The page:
The FastLoad script loads the data from a file in the same directory called lineitem.tbl, which you generated in the previous section.

  4. Save the changes and close the file.

  5. Run the FastLoad script:

    fastload < fastload_lineitem.fl
    
  6. Repeat this procedure for the rest of the TPC-H tables listed in section 1.4 of the TPC-H specification. Make sure that you adjust the steps for each table.

Migrating the schema and data to BigQuery

The instructions for how to migrate the schema and data to BigQuery are in a separate tutorial: Migrating data from Teradata. We've included details in this section on how to proceed with certain steps of that tutorial. When you've finished the steps in the other tutorial, return to this document and continue with the next section, Verifying query results.

Create the BigQuery dataset

During the initial Google Cloud configuration steps, you're asked to create a dataset in BigQuery to hold the tables after they're migrated. Name the dataset tpch. The queries at the end of this quickstart assume this name, and don't require any modifications.

# Use the bq utility to create the dataset
bq mk --location=US tpch

Create a service account

Also as part of the Google Cloud configuration steps, you must create an Identity and Access Management (IAM) service account. This service account is used to write the data into BigQuery and to store temporary data in Cloud Storage.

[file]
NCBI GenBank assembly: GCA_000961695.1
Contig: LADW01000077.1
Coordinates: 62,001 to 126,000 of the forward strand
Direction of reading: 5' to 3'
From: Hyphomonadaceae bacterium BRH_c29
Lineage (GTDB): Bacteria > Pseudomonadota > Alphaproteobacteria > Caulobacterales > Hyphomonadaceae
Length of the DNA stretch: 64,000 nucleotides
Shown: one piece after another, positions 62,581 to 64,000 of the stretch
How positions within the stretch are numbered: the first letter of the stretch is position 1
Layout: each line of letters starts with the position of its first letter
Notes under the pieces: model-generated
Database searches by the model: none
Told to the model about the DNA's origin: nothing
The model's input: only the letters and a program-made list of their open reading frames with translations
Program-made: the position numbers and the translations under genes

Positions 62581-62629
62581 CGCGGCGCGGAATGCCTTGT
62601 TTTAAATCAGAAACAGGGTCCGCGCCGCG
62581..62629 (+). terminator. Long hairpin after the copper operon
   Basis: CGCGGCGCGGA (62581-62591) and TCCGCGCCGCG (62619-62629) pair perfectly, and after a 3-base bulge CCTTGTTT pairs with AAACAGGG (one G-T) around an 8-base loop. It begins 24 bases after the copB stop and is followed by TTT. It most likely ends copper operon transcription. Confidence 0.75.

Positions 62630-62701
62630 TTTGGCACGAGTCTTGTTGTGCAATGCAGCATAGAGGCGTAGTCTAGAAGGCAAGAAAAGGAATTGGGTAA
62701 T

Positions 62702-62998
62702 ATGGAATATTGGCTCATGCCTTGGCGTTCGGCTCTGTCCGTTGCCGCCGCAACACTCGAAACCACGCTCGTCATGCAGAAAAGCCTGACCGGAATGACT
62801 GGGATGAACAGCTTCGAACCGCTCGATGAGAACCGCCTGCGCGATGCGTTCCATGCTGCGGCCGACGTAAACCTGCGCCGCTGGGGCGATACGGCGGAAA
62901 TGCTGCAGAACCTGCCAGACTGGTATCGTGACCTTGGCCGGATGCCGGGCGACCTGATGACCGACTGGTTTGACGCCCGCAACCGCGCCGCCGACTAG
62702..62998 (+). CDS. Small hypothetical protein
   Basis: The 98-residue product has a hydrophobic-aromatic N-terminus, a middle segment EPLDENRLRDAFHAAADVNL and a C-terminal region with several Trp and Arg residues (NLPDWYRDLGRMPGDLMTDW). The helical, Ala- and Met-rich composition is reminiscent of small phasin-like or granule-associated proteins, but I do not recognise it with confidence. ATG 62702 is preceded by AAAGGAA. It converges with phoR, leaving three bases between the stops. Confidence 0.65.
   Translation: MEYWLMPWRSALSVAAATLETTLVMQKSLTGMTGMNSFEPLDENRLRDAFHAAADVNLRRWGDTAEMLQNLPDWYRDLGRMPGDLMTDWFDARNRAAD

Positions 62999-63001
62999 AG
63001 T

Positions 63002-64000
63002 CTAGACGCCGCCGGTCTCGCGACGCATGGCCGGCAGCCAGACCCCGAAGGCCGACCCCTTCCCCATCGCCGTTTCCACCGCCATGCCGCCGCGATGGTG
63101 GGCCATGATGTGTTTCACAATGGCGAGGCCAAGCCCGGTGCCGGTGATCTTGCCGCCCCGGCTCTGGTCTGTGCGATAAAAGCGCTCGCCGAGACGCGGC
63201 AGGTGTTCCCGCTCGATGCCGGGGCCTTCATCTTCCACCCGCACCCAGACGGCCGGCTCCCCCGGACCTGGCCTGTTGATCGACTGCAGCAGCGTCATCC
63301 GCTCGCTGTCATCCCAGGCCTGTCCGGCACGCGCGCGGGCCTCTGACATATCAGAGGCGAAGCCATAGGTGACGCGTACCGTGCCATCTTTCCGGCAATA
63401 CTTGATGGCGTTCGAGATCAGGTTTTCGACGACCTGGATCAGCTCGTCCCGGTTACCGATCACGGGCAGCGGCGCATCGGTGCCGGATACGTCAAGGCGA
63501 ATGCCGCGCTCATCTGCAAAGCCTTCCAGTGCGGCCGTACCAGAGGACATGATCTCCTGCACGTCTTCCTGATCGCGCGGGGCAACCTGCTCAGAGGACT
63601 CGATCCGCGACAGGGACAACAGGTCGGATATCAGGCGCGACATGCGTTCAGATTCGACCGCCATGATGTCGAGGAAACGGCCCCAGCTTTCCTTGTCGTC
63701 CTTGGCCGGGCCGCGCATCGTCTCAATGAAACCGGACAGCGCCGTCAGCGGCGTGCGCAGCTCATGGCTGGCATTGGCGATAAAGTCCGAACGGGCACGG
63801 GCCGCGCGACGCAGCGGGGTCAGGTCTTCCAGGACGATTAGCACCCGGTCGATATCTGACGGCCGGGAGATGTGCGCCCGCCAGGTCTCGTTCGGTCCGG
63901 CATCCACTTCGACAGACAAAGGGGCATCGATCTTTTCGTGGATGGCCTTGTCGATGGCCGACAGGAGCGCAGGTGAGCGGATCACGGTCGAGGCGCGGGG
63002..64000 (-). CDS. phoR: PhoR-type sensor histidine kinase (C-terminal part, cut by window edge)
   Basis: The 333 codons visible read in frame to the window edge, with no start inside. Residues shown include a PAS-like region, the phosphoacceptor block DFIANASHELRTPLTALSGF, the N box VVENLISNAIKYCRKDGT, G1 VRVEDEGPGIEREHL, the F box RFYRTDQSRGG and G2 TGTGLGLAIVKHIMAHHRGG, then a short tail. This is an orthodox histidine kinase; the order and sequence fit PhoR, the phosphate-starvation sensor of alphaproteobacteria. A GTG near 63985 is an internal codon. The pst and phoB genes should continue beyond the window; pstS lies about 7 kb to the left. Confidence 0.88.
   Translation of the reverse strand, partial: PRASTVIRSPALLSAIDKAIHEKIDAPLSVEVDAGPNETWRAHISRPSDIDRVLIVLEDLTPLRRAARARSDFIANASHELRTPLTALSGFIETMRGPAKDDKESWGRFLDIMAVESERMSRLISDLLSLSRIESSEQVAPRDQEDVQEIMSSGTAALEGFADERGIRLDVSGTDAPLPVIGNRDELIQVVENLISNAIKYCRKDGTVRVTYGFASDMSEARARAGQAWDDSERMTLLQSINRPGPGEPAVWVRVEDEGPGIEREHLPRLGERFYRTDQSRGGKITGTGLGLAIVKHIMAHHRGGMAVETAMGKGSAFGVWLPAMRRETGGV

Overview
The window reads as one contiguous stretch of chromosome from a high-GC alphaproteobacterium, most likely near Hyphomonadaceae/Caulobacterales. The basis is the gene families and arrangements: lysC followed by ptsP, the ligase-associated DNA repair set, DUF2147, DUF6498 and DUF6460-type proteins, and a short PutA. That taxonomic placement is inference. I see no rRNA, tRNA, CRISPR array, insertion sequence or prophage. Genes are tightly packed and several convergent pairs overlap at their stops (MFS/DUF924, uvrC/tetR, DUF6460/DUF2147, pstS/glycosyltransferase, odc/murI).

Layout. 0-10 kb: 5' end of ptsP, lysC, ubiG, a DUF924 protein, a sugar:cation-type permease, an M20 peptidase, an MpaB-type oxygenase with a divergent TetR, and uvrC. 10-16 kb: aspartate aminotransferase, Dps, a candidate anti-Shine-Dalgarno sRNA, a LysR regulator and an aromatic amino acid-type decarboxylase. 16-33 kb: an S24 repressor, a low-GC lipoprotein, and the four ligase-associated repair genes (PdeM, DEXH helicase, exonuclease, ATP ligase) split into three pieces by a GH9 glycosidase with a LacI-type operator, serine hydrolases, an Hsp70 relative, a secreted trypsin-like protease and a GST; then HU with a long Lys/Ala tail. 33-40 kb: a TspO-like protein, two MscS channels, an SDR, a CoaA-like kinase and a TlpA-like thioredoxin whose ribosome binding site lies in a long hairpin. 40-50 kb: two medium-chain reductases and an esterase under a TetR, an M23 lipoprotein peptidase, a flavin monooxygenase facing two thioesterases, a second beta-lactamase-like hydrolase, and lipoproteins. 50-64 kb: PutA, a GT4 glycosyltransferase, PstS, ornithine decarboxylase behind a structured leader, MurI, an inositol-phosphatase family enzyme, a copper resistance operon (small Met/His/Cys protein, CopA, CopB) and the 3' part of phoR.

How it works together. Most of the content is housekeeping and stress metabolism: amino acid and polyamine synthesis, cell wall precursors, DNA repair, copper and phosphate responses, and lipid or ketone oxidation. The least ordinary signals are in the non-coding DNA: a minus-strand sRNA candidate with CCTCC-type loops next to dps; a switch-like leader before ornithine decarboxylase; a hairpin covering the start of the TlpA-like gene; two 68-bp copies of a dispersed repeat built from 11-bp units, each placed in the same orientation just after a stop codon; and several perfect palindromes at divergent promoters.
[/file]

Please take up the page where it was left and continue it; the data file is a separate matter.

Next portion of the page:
# Set the PROJECT variable
export PROJECT=$(gcloud config get-value project)

# Create a service account
gcloud iam service-accounts create tpch-transfer

Grant permissions to the service account that let it administer BigQuery datasets and the staging area in Cloud Storage:

# Set TPCH_SVC_ACCOUNT = service account email
export TPCH_SVC_ACCOUNT=tpch-transfer@${PROJECT}.iam.gserviceaccount.com

# Bind the service account to the BigQuery Admin role
gcloud projects add-iam-policy-binding ${PROJECT} \
    --member serviceAccount:${TPCH_SVC_ACCOUNT} \
    --role roles/bigquery.admin

# Bind the service account to the Storage Admin role
gcloud projects add-iam-policy-binding ${PROJECT} \
    --member serviceAccount:${TPCH_SVC_ACCOUNT} \
    --role roles/storage.admin

Create the staging Cloud Storage bucket

One additional task in the Google Cloud configuration is to create a Cloud Storage bucket. This bucket is used by the BigQuery Data Transfer Service as a staging area for data files to be ingested into BigQuery.

# Use gsutil to create the bucket
gsutil mb -c regional -l us-central1 gs://${PROJECT}-tpch

Specify the table name patterns

During the configuration of a new transfer in the BigQuery Data Transfer Service, you're asked to specify an expression that indicates which tables to include in the transfer. In this quickstart, you include all of the tables from the tpch database.

The format of the expression is database.table, and the table name can be replaced by a wildcard. Because wildcards in Java start with two dots, the expression to transfer all of the tables from the tpch database is as follows: